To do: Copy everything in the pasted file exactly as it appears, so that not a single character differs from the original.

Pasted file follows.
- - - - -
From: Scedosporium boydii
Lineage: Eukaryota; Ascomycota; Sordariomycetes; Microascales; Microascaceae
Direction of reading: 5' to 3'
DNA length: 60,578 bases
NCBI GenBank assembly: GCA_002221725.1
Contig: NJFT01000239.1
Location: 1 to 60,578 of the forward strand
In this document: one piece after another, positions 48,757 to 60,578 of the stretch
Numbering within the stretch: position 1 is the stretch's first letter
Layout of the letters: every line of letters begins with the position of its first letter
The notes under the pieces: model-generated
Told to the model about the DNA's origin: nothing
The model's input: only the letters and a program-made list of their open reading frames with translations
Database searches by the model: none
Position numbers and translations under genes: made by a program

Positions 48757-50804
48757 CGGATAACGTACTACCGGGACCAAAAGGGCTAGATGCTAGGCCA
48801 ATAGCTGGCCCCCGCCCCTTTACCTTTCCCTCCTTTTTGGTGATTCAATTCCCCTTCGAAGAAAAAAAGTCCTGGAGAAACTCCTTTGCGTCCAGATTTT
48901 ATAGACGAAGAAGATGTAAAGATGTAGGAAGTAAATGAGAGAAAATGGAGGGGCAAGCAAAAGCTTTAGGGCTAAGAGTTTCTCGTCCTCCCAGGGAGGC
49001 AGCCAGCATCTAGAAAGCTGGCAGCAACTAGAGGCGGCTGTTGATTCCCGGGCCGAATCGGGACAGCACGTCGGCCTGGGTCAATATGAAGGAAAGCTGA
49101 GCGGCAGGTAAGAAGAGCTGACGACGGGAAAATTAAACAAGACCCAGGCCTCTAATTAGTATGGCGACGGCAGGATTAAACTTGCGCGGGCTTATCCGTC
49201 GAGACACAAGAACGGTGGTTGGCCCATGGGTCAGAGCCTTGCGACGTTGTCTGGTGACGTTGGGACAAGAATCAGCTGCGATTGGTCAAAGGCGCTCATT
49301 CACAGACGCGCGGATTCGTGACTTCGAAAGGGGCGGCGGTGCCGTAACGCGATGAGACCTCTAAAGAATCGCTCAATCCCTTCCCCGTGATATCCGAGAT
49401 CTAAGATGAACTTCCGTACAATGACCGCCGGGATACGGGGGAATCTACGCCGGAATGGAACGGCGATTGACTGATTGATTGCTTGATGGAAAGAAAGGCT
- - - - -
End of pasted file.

From: Scedosporium boydii
Lineage: Eukaryota; Ascomycota; Sordariomycetes; Microascales; Microascaceae
Direction of reading: 5' to 3'
DNA length: 60,578 bases
NCBI GenBank assembly: GCA_002221725.1
Contig: NJFT01000239.1
Location: 1 to 60,578 of the forward strand
In this document: one piece after another, positions 48,757 to 60,578 of the stretch
Numbering within the stretch: position 1 is the stretch's first letter
Layout of the letters: every line of letters begins with the position of its first letter
The notes under the pieces: model-generated
Told to the model about the DNA's origin: nothing
The model's input: only the letters and a program-made list of their open reading frames with translations
Database searches by the model: none
Position numbers and translations under genes: made by a program

Positions 48757-50804
48757 CGGATAACGTACTACCGGGACCAAAAGGGCTAGATGCTAGGCCA
48801 ATAGCTGGCCCCCGCCCCTTTACCTTTCCCTCCTTTTTGGTGATTCAATTCCCCTTCGAAGAAAAAAAGTCCTGGAGAAACTCCTTTGCGTCCAGATTTT
48901 ATAGACGAAGAAGATGTAAAGATGTAGGAAGTAAATGAGAGAAAATGGAGGGGCAAGCAAAAGCTTTAGGGCTAAGAGTTTCTCGTCCTCCCAGGGAGGC
49001 AGCCAGCATCTAGAAAGCTGGCAGCAACTAGAGGCGGCTGTTGATTCCCGGGCCGAATCGGGACAGCACGTCGGCCTGGGTCAATATGAAGGAAAGCTGA
49101 GCGGCAGGTAAGAAGAGCTGACGACGGGAAAATTAAACAAGACCCAGGCCTCTAATTAGTATGGCGACGGCAGGATTAAACTTGCGCGGGCTTATCCGTC
49201 GAGACACAAGAACGGTGGTTGGCCCATGGGTCAGAGCCTTGCGACGTTGTCTGGTGACGTTGGGACAAGAATCAGCTGCGATTGGTCAAAGGCGCTCATT
49301 CACAGACGCGCGGATTCGTGACTTCGAAAGGGGCGGCGGTGCCGTAACGCGATGAGACCTCTAAAGAATCGCTCAATCCCTTCCCCGTGATATCCGAGAT
49401 CTAAGATGAACTTCCGTACAATGACCGCCGGGATACGGGGGAATCTACGCCGGAATGGAACGGCGATTGACTGATTGATTGCTTGATGGAAAGAAAGGCT